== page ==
Somewhere during 1995, thanks to Sriram Raghavan, I made my major discovery – Martin Scorsese. Films like Taxi Driver and Raging Bull brought me back to my favourite themes of alienation and being an outsider in a city. At that time, I was also very affected by Bombay. I would walk around the street and live with those characters in my head. This was Scorsese's first phase.
His second was Goodfellas and Casino. The Sharon Stone character in Casino changed the way I wrote women. Indian women in films don't have flaws, don't make mistakes and you believed it. This challenged my notion of how I saw women. I started seeing women as fully fleshed-out people, like my male characters.
Slowly I started getting interested in the politics of cinema. I was curious about world history and what was happening around me. That's when my Oliver Stone phase started with JFK, Nixon and Born on the Fourth of July.
Another film I keep going back to is Alan Parker's Pink Floyd – The Wall. He took the entire Roger Waters album and turned it into a movie. The film has non-stop music. I had the VHS, LD and DVD of the film and now I'm waiting for the Blu-ray.
When I liked a filmmaker, I consumed everything about them, including their interviews. I remember that in one of his interviews, Martin Scorsese spoke about the series The Yakuza Papers by Japanese filmmaker Kinji Fukasaku and how it impacted him. That's when I tried watching it. I saw this as prep for Black Friday. It was hard to find and now I make others watch it. It simplified filmmaking for me.
I went through a major love affair with Korean cinema. It started with Park Chan-wook's films like Sympathy for Mr Vengeance and Old Boy. Then came Memories of Murder by Bong Joon Ho. I just loved the fearlessness in their filmmaking. I remember reading that in Korea, you're not allowed to carry guns so people carry knives and swords… everything becomes a weapon and therefore there is violence. So that one one sequence in Old Boy when the guy comes out of the elevator and kills people was very impactful. From Memories of Murder, I learnt the idea of telling a story that doesn't have a resolution in the end. It changed the way we saw serial killer movies. Without this film, there would be no David Fincher's Zodiac.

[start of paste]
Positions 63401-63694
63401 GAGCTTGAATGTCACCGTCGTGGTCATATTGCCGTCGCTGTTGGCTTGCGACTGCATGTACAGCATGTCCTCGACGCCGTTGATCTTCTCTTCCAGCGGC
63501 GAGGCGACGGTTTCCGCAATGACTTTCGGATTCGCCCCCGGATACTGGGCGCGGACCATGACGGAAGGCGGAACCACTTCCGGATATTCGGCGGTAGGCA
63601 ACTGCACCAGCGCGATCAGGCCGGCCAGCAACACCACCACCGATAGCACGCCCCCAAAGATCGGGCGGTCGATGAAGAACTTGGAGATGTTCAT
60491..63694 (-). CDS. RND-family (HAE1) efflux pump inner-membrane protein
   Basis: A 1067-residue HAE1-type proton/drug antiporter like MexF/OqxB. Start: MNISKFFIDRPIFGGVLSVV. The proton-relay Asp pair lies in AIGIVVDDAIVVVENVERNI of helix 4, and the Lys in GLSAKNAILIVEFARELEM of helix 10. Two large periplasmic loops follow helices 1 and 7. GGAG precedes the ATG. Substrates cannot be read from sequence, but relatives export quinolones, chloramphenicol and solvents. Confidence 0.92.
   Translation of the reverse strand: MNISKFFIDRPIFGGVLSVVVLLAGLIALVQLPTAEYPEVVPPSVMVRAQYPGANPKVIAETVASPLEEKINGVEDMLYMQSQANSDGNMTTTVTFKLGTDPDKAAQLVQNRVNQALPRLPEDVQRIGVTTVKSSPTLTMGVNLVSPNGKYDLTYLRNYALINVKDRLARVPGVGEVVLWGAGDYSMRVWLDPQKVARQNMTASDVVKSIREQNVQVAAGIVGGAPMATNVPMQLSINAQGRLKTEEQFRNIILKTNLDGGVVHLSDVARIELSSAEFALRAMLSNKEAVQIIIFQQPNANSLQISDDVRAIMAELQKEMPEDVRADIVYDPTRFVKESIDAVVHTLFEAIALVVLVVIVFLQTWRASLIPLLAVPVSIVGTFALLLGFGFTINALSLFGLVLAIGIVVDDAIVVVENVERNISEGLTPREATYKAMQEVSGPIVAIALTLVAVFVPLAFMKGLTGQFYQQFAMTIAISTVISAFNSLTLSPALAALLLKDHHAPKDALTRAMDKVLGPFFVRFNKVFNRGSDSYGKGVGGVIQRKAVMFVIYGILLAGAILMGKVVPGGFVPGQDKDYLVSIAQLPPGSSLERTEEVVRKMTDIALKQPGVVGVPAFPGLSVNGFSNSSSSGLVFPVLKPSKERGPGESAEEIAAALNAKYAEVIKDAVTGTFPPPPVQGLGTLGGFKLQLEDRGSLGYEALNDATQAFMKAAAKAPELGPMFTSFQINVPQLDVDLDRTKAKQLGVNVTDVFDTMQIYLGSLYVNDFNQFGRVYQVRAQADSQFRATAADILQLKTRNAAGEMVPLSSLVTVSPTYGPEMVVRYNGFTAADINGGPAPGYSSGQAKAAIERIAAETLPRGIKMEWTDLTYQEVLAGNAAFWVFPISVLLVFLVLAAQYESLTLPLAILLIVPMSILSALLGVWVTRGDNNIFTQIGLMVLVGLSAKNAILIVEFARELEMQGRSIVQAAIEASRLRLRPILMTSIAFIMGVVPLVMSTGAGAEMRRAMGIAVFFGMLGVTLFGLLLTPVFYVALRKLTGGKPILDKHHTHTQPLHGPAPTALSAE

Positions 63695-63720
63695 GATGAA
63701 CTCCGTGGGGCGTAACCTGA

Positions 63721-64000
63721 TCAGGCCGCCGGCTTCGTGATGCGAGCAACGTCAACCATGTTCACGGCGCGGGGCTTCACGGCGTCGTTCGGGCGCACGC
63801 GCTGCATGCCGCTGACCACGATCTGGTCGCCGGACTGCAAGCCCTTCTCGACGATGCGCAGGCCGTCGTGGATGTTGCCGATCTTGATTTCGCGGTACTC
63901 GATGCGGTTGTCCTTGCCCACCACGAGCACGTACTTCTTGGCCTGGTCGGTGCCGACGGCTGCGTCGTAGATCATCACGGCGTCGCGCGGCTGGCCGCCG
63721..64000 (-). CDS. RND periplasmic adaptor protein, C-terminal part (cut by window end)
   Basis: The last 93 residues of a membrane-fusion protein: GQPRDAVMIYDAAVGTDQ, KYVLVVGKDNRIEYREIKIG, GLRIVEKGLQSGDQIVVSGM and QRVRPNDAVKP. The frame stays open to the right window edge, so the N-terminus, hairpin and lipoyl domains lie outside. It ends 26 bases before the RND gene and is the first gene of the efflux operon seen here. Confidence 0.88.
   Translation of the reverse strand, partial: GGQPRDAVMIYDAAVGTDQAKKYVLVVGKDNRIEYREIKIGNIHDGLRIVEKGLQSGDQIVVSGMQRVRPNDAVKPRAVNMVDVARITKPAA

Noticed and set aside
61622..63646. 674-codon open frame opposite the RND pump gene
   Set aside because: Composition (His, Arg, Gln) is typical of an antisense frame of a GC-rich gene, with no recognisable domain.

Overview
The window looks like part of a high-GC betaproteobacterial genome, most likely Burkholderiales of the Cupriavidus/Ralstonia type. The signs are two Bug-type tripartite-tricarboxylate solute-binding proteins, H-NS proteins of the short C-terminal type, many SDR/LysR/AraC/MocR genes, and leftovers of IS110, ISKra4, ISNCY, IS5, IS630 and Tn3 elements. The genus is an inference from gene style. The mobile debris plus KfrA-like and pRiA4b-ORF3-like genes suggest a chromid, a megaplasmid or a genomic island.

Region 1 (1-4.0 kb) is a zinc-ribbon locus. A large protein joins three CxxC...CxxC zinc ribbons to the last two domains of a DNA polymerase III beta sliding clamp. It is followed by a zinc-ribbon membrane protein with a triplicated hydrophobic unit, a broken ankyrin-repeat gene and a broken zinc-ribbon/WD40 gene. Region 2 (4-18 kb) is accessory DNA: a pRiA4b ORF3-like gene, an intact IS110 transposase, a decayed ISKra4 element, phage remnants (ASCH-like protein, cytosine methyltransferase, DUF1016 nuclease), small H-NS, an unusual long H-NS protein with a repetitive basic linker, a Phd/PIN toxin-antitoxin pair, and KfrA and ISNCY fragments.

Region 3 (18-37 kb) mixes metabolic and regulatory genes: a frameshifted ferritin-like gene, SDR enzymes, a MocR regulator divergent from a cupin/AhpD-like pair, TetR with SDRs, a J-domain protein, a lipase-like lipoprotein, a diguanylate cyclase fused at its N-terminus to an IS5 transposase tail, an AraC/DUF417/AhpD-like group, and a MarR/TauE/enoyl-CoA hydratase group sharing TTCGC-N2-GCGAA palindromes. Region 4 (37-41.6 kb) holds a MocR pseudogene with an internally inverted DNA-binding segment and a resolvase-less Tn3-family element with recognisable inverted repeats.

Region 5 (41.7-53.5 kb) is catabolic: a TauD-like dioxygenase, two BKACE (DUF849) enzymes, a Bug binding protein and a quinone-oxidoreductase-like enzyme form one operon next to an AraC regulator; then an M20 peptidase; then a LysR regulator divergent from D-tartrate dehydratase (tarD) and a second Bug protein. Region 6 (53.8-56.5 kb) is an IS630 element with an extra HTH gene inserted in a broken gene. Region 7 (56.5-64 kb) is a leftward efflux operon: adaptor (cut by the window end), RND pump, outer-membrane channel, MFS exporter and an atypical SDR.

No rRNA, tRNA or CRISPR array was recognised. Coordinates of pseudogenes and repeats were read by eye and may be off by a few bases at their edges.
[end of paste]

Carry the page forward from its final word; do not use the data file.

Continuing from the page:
After Black Friday got banned and Gulaal got stuck, I saw a film called Head-on by Fatih Akin. This film changed everything for me. It took me back to Godard's Breathless. No one else sees the connect but me. Head-on took my depression away. It inspired a scene in Dev D, which I showed Fatih Akin and we became great friends after that.
This started in 2004. I remember the first film I saw of Dhanush didn't even have subtitles. Then I saw Bala's Sethu, Vetrimaran's Aadukalam and Selvaraghavan's Kaadhal Kondein. I found the strange influence of Korean cinema on what they were making – people using weapons that were self-made and produced from what was available. I liked the way they designed violence and made guns look cool.
In 2008, when I went to England for the first time, I saw a bunch of movies like Look Back in Anger and Saturday Night and Sunday Morning, which were about average working-class people. These films made me think a lot about my father and how he used to go to work everyday. This led me to Ken Loach's cinema, which is also about working-class people and their struggles.
I discovered him very late. I had only seen Psycho and some of his other popular stuff. But my real discovery only happened when I saw his silent movies and observed the subject matters he dealt with. Shadow of a Doubt was about the relationship between an uncle and niece that borders on incest. I was blown away by his ability to create something that makes you so uncomfortable.
My favourite film of this century has to be There Will Be Blood. I saw it in LA at the Dome and since then, he's become my new favourite filmmaker.
(As told to Mohini Chaudhuri)